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Studying H5N1 – Risks vs Benefits

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H5N1 – Risks vs Benefits

There is great controversy among scientists these days regarding what level of biosafety is best for studying the new strains of H5N1 flu virus. Researchers from the Mount Sinai School of Medicine in New York and the University of Michigan have different opinions regarding the management of these new strains.

According to WHO, H5N1 virus is transmitted mainly among birds and very rare in humans, but when it is transmitted, it proves fatal in 60% of cases. Shortly after the two research teams have created mutations in the H5N1 virus, this has sparked great controversy in the medical world. Many experts believe that research should not be published because the virus could be turned into a biological weapon. Even if these new developed strains are more virulent, scientists say they can help create some better vaccines in case of a potential pandemic. The genetically modified virus could be even more dangerous because it has proven to be highly contagious among ferrets infected. Biosecurity experts, on the other hand, fear that the strains may reach the wrong hands and could trigger a pandemic worse than the Spanish in 1918, which killed about 40 million people.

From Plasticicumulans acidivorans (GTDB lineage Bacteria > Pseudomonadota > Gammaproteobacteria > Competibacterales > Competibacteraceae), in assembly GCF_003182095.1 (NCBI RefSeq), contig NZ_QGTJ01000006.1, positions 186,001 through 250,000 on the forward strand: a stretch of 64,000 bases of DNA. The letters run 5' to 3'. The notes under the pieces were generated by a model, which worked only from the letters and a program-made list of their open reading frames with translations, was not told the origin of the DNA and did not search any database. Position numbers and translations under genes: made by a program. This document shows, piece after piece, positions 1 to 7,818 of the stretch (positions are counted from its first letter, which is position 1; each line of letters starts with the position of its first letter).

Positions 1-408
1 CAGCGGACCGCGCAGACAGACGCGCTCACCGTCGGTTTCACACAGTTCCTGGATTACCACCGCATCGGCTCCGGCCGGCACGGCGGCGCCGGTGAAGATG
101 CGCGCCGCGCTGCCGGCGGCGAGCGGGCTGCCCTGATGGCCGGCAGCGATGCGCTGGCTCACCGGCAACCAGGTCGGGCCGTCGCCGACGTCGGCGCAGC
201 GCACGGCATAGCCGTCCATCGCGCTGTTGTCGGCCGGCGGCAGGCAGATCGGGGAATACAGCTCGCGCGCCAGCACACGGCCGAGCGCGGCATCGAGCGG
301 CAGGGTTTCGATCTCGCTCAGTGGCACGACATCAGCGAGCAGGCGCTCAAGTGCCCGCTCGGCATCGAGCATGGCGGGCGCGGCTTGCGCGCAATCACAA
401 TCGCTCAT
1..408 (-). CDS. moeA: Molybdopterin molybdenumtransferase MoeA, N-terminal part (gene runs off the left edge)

Influenza virus H5N1

Influenza virus H5N1

The question now focuses on the security level that researchers should adopt in order that, on the one hand, to not endanger human life, and on the other hand, to continue with their research.

Including the  virus in a biosafety level (BSL) has profound implications on the population. The fact that H5N1 avian influenza virus is transmitted to mammals and, moreover,  it s lethal potential  over 50%,  makes some researchers to wonder whether the current level of biosecurity  is appropriate.

U.S. guidelines category includes current H5N1 viruses in BSL 3. BSL 3 is the name given to pathogens that are transmitted through the air and cause lethal diseases, but for which there is treatment available. BSL 4 are those  pathogens for which there is no treatment, and  there are only four laboratories in the U.S. that work with this level of biosecurity. Instead, most laboratories and hospitals are equipped to work in a BSL3 environment.

Adolfo García-Sastre of the Mount Sinai School of Medicine, thinks it is exaggerated to consider H5N1 as BSL4 , saying that even if it is contagious, there is  vaccine against this virus and the disease can be treated. In contrast, Michael Imperiale and Michael Hanna of the University of Michigan, believes that H5N1 should  be included in BSL4. Even if this virus is not transmitted from human to human mutations  recently created increased it s virulence. Moreover, the vaccine is not available worldwide and once a pandemic started it would be difficult to control.